PowerShell

search-AzureRmGraph -Query "where type =~ 'Microsoft.Compute/virtualMachines' | summarize count() by tostring(properties.storageProfile.osDisk.osType)"


CLI

az graph query -q "where type =~ 'Microsoft.Compute/virtualMachines' | summarize count() by tostring(properties.storageProfile.osDisk.osType)"


This query results in an object that has the count broken down by OS disk type.

[                                                       
  {                                                     
    "count_": 4,                                        
    "properties_storageProfile_osDisk_osType": "Linux"  
  },                                                    
  {                                                     
    "count_": 1,                                        
    "properties_storageProfile_osDisk_osType": "Windows"
  }                                                     
]                                                       


Functions

As mentioned above, the query language in use by Resource Graph is the Kusto language used in Data Explorer and Log Analytics, but only a subset of the commands. The full list of supported commands can be found here. For example, if we want to tidy up the names of the columns in our VM OS query above, we can use the project command to rename the columns:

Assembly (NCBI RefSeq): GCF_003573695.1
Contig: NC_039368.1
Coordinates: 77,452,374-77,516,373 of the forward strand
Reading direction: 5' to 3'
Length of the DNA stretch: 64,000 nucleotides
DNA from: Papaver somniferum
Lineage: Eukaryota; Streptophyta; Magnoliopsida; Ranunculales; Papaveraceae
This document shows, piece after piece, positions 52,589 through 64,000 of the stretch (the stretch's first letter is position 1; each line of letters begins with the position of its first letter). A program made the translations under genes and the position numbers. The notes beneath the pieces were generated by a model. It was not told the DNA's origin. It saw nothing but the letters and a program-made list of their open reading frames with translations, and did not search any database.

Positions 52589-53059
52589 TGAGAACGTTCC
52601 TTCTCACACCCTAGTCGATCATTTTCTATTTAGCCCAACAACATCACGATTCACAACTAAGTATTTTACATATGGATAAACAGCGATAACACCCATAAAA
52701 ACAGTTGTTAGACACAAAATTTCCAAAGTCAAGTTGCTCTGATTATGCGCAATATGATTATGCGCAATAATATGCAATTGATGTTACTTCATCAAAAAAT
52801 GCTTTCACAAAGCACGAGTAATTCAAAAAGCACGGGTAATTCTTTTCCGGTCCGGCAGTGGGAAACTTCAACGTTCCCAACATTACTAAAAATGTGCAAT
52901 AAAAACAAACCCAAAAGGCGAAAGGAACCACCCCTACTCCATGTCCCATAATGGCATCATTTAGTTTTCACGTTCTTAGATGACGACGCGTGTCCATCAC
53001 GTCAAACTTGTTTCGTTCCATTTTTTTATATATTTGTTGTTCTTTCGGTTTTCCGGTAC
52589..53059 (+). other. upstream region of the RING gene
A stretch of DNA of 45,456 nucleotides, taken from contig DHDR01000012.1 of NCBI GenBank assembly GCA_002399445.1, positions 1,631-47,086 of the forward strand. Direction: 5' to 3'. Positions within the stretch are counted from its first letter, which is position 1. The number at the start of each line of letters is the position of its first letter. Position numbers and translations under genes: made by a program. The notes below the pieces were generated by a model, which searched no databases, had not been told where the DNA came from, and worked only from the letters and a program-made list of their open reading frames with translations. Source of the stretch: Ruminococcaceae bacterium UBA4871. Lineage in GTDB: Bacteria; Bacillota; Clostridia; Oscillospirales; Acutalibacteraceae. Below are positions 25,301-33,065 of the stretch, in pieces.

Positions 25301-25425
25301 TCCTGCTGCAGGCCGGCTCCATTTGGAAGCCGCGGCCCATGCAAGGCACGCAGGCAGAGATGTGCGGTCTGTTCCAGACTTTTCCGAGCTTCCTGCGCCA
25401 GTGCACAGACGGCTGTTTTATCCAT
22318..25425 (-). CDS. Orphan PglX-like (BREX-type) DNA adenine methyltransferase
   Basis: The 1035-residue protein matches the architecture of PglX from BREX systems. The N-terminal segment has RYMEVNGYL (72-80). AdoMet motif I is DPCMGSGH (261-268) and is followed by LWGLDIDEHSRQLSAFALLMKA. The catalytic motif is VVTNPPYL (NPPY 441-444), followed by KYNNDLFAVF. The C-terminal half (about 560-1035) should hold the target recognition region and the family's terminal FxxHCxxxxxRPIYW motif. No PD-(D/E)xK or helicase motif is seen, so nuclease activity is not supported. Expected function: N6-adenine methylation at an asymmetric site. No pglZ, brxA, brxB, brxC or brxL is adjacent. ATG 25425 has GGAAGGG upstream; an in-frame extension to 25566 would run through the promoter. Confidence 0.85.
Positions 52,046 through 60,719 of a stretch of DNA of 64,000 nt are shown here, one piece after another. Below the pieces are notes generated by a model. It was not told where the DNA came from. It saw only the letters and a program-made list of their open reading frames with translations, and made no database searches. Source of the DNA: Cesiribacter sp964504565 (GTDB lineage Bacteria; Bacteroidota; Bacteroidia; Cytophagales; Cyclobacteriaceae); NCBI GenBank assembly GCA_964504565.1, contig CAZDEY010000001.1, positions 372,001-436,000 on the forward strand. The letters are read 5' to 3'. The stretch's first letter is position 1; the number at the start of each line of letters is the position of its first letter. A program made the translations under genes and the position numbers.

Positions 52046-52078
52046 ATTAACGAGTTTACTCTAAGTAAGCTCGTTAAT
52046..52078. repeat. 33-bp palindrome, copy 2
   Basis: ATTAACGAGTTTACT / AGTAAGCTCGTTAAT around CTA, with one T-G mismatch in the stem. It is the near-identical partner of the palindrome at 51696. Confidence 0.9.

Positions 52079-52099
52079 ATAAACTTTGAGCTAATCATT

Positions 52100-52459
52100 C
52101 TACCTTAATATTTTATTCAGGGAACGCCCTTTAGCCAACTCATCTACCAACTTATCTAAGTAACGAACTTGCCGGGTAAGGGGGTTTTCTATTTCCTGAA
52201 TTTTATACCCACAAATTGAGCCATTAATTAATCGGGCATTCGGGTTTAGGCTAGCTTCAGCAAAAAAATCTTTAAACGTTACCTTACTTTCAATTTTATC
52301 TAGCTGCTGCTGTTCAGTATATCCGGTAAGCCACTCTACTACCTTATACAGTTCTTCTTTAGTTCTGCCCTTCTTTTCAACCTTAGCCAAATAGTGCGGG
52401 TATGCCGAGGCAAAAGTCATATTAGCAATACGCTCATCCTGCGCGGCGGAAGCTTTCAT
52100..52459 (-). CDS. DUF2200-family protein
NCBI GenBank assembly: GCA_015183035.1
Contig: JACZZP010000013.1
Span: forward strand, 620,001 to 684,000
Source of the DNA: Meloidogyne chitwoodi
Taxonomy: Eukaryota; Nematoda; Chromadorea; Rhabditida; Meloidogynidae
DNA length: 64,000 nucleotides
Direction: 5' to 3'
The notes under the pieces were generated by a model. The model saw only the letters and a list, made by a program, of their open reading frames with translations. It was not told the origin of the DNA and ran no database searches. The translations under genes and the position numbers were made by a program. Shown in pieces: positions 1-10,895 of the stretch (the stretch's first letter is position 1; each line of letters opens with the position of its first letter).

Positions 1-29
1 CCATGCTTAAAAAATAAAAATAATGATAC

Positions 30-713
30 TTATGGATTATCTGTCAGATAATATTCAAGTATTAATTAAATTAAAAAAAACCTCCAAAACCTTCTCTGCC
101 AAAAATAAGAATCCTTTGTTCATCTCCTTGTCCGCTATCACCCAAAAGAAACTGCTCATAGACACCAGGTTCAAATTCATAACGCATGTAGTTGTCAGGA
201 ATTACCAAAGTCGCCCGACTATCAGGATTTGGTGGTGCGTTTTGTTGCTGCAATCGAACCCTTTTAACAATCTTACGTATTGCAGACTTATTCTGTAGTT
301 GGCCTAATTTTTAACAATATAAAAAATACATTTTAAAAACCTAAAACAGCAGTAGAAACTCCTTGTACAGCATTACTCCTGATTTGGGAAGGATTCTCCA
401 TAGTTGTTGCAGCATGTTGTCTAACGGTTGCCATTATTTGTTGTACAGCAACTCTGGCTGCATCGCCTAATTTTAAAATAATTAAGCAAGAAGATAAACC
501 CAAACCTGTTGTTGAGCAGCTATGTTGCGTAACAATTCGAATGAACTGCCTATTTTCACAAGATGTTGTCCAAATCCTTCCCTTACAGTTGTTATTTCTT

PowerShell

search-AzureRmGraph -Query "where type =~ 'Microsoft.Compute/virtualMachines' | summarize count() by tostring(properties.storageProfile.osDisk.osType) | project OS=properties_storageProfile_osDisk_osType, total=count_"


CLI

az graph query -q "where type =~ 'Microsoft.Compute/virtualMachines' | summarize count() by tostring(properties.storageProfile.osDisk.osType) | project OS=properties_storageProfile_osDisk_osType, total=count_"


This query gives us the following result, with renamed columns.

[
  {
    "OS": "Linux",
    "total": 4
  },
  {
    "OS": "Windows",
    "total": 1
  }
]


We can also filter on missing data. For example, a useful query might be to find any public IP addresses that are not assigned to a resource (VM, VMSS, Load Balancer etc.). When attached to a resource this is indicated in theipConfiguration parameter in the properties section, so we need to check if this is empty. Again, we look at the query functions available to us. The isnotempty  command returns false if the parameter is missing, so if we wrap that in the not function, to give us the inverse we can check if the resource is attached to anything.

Powershell